It is not an equitable compensation for services rendered, when one official is required to pay traveling and other incidental expenses almost equal to his per diem, and then travel in all kinds of weather, while other county officials receive double the salary and the assistance of a deputy, and are at no expense whatever outside of the office. In many counties, the superintendent's work is more taxing, on mind and body, for over one-half of the year than in any other county office. The efficiency of our public schools depends largely upon proper inspection and faithful performance of all duties required of the county superintendent, and for this he should receive just compensation.
Z. T. HONNOLD.
School officers of this county have reported more promptly this year than last, but there is room for still greater improvement in this respect. We believe there should be a law which will insure early and correct reports from school officers.
True, there is a law imposing a penalty for failure to report as directed, but no one considers it his duty to enforce it.
My entire attention the past two years has been given to the work of education in our county, and we stand to-day, in my judgment, as never before, thoroughly aroused to our best interests, the education of our children.
There is a demand on every hand for good teachers at good salaries, and many school-houses have been repaired and reseated, and several new ones erected.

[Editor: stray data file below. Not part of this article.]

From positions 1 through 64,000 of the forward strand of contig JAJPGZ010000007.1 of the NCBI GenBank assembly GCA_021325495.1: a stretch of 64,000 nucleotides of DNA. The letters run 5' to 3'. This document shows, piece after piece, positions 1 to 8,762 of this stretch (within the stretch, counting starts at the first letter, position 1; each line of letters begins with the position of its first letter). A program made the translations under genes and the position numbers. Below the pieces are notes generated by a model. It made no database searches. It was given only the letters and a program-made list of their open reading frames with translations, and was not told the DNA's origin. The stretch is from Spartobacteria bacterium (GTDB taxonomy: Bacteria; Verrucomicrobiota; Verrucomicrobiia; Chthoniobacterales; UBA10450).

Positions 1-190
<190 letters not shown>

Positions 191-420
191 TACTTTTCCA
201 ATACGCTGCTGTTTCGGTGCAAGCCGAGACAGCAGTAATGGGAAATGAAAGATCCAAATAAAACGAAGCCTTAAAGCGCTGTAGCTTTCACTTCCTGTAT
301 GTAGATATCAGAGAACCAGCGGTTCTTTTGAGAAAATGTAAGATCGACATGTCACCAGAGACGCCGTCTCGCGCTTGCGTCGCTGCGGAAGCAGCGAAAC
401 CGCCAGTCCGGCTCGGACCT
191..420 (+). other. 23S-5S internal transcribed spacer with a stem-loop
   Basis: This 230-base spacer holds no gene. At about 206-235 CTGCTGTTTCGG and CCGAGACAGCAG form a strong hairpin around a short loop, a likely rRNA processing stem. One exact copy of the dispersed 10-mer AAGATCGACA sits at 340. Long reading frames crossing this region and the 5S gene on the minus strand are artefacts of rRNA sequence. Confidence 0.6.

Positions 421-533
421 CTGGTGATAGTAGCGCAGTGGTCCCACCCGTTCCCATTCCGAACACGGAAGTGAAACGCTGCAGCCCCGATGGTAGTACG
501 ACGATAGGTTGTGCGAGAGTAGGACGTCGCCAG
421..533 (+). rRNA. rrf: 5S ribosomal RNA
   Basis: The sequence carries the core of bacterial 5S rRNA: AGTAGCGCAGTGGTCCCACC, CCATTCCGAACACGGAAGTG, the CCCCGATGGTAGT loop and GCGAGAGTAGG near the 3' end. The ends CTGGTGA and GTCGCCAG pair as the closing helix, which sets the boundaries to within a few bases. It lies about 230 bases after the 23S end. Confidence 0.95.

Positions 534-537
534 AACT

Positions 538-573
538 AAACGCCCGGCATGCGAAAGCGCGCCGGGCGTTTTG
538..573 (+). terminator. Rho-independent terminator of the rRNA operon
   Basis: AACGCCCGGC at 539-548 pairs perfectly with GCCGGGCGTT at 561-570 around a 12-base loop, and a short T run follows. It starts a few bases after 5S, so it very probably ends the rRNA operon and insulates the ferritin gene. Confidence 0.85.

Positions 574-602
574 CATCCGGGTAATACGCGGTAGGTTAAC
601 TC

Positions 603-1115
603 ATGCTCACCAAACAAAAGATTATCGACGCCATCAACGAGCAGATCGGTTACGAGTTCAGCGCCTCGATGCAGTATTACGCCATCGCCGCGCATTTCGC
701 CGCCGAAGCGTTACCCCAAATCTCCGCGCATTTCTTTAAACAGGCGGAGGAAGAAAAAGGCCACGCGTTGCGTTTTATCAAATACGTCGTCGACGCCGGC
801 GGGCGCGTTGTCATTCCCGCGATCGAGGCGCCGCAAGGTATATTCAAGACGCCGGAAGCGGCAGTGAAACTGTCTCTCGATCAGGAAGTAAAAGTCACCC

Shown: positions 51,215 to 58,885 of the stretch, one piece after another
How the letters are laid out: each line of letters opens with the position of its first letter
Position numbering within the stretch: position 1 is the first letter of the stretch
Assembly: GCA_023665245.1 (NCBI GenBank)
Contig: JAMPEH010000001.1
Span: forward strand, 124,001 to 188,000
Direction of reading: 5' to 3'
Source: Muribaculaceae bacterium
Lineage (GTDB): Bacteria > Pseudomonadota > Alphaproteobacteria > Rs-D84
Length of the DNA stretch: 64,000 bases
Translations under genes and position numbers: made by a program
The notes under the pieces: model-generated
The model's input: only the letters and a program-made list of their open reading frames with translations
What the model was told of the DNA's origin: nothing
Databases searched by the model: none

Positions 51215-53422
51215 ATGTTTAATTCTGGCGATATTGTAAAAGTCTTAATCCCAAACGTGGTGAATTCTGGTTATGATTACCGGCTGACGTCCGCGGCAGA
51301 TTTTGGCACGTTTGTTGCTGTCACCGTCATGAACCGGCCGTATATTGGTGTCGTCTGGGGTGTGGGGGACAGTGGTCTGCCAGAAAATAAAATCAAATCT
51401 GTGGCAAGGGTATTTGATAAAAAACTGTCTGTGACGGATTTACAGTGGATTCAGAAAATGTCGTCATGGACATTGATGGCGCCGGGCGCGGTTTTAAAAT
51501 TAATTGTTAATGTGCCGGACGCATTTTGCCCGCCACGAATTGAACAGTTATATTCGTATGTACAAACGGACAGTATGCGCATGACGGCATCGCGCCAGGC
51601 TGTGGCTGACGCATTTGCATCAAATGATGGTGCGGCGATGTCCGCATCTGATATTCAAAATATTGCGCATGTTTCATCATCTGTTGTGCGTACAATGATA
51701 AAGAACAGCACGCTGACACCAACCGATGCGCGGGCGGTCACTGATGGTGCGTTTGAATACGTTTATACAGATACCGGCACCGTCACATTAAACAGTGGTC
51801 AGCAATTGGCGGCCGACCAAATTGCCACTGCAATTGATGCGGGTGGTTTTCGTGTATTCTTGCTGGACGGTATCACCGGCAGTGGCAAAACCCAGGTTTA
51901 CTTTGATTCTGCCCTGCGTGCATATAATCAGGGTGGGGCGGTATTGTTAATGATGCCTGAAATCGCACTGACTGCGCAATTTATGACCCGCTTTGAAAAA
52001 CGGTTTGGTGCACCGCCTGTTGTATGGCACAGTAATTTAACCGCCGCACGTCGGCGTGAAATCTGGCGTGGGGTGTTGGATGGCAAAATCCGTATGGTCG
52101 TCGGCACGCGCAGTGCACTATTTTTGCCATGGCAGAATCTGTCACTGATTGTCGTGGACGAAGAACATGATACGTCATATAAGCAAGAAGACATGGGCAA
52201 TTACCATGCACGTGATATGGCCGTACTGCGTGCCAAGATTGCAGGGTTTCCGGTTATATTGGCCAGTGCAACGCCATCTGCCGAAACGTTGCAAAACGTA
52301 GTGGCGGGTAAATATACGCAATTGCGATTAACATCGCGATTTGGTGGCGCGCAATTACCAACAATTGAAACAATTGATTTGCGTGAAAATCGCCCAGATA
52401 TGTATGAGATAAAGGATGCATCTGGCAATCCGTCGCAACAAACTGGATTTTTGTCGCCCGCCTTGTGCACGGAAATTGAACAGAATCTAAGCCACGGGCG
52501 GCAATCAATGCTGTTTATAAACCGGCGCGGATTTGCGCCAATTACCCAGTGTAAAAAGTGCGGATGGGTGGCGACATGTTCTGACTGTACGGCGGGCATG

Our institutes have almost doubled the enrollment of former years, and they add a growing interest in educational work.
ED. M. RANDS.
The work in the county is believed to be in an improving condition. Mitchell county has suffered for several years on account of poor crops, but the present outlook indicates good times, and we hope to come before the people with facts, and secure their hearty co-operation in advancing the educational work. We believe that it is the work of the people for the people, and that they will be better satisfied with results if they do the work.
A number of educational meetings have been held in various parts of the county, which have been quite generally attended by patrons and teachers. The field is divided into districts for the purpose of holding teachers' association meetings within the reach of all. Many of these have been well sustained, and the intention now is to adopt a course of study for the coming season, and pursue it upon the plan of an institute; thus making the work and influence of the annual institute permanent.
The county teachers' association has not proven a decided success, the trouble being that the teachers have not given it the hearty support of which it was deserving. If the profession of teaching were more permanent in this county, we might hope for better results, but the present low wages will not attract to the profession.
A course of study has been prepared for the country schools, and is being used to good advantage in many of them. The teachers have been called together in small companies, and instructed how to use the course, and most of them have at least tried to follow its teachings. This course embodies a system of reports both to the superintendent and to the teacher's successor, which is in most particulars proving a success. The reports to this office were first made at the close of each term, but this was found insufficient, and teachers are now supplied with a monthly report card.